Calling on Ukraine to compromise with the Russian invader is not only morally reprehensible. It is also strategically foolish. The West already finds itself locked in a new Cold War with Moscow that has its roots firmly planted in Ukraine. Until the war in Ukraine ends, this confrontation will continue to escalate. Since it first attacked Ukraine, Russia has expanded its hybrid hostilities on a dizzying array of fronts, ranging from Syria to the 2016 US presidential election. Africa is now emerging as a new Cold War theater, while Kremlin efforts to undermine the democratic process throughout the West are showing no signs of slowing. Nevertheless, all roads still lead to Kyiv.
Putin’s hybrid war in Ukraine remains at the epicenter of the global conflict and the struggle is now entering what could be a decisive period. Ukraine will hold presidential and parliamentary elections in 2019, with both votes likely to cement the country’s historic pivot toward Euro-Atlantic integration. The election of another pro-Western president and parliament would be a devastating blow for Russian imperial ambitions and one that could persuade the Kremlin to consider increasingly drastic measures. Faced with the prospect of demotion, from hero of Crimea to the man who lost Ukraine, Putin will be acutely aware that his regime may not survive such a debacle.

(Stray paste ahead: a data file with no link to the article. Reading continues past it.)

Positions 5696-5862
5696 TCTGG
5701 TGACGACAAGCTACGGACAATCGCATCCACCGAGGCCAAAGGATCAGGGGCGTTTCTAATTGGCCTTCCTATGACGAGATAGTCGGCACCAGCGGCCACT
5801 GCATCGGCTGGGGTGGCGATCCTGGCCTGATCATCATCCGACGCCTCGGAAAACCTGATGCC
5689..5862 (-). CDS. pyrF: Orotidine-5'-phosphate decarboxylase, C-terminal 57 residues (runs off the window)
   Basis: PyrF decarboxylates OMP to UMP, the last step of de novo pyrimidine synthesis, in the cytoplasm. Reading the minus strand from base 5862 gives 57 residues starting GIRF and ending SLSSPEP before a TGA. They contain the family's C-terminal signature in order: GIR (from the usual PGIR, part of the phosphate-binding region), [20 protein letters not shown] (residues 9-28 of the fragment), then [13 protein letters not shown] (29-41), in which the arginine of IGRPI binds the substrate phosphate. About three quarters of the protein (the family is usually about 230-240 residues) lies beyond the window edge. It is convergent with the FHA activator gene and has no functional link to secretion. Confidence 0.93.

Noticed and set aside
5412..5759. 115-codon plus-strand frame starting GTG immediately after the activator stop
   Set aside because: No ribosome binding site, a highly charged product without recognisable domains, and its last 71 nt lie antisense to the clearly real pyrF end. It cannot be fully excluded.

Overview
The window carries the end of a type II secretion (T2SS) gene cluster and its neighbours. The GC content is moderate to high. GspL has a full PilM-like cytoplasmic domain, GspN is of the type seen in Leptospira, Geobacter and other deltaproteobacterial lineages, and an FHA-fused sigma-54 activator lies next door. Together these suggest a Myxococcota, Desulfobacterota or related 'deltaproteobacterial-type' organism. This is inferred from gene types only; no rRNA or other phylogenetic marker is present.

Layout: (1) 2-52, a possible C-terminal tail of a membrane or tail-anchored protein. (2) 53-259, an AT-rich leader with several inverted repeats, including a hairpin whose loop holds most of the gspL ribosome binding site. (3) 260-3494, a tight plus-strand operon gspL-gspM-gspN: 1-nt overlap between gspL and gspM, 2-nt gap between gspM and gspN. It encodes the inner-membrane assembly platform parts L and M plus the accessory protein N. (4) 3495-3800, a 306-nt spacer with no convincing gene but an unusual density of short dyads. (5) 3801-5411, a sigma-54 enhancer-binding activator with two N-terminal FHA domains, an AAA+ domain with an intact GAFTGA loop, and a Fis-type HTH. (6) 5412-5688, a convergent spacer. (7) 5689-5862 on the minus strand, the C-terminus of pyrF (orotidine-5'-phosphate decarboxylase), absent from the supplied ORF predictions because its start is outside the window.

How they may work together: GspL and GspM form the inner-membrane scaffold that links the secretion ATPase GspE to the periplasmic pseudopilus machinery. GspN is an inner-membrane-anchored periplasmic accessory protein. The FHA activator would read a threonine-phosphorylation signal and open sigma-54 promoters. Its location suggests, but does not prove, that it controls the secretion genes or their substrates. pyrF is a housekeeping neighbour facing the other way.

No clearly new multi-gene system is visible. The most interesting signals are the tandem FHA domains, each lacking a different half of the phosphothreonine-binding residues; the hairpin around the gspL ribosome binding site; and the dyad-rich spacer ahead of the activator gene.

This makes it essential that the international community sends the right signals to the Kremlin now. In the coming months, any talk of both sides de-escalating needs to be replaced by clear and unambiguous support for Ukraine in its defense against Russian aggression. Moscow should be made painfully aware of the consequences should it seek to test Western resolve and Ukrainian resilience any further. The new Cold War is the direct result of Western efforts since 2014 to appease Moscow and avoid the uncomfortable reality of a revanchist Russia. This brand of wishful thinking must give way to the kind of clarity that won the first Cold War. Ultimately, there can be no equivalence between Ukrainian resistance and Russian aggression. If Russia stops fighting, there will be no war. If Ukraine stops fighting, there will be no Ukraine.
This article appeared on January 25, 2019 at the Atlantic Council. Republished with permission. See also the Atlantic Council’s frequently updated UkraineAlert.
See the extensive Ukraine section in our Archives by Author.
Peter Dickinson holds a BA in History from Liverpool University in the United Kingdom. He is a permanent resident of Ukraine, nonresident fellow at the Atlantic Council, and publisher of Business Ukraine and Lviv Today magazines. See his full bio here.